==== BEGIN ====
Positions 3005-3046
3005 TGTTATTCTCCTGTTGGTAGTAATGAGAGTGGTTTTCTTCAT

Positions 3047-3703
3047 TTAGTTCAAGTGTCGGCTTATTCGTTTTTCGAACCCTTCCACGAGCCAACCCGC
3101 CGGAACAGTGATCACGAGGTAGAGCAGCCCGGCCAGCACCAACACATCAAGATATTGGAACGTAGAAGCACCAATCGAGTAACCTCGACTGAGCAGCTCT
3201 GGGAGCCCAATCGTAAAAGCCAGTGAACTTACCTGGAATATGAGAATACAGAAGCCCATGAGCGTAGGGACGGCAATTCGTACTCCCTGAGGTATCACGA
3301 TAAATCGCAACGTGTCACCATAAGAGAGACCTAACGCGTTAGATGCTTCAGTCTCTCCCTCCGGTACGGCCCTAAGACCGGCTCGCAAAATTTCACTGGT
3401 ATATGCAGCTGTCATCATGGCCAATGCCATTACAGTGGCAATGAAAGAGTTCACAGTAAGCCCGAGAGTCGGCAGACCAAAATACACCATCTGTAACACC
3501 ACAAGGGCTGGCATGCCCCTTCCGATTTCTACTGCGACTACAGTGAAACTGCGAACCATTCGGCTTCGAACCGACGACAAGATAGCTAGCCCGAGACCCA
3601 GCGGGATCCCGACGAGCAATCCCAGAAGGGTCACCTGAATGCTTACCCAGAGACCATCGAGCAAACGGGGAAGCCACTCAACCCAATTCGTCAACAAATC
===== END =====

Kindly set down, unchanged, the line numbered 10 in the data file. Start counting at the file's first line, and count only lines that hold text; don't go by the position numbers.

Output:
3601 GCGGGATCCCGACGAGCAATCCCAGAAGGGTCACCTGAATGCTTACCCAGAGACCATCGAGCAAACGGGGAAGCCACTCAACCCAATTCGTCAACAAATC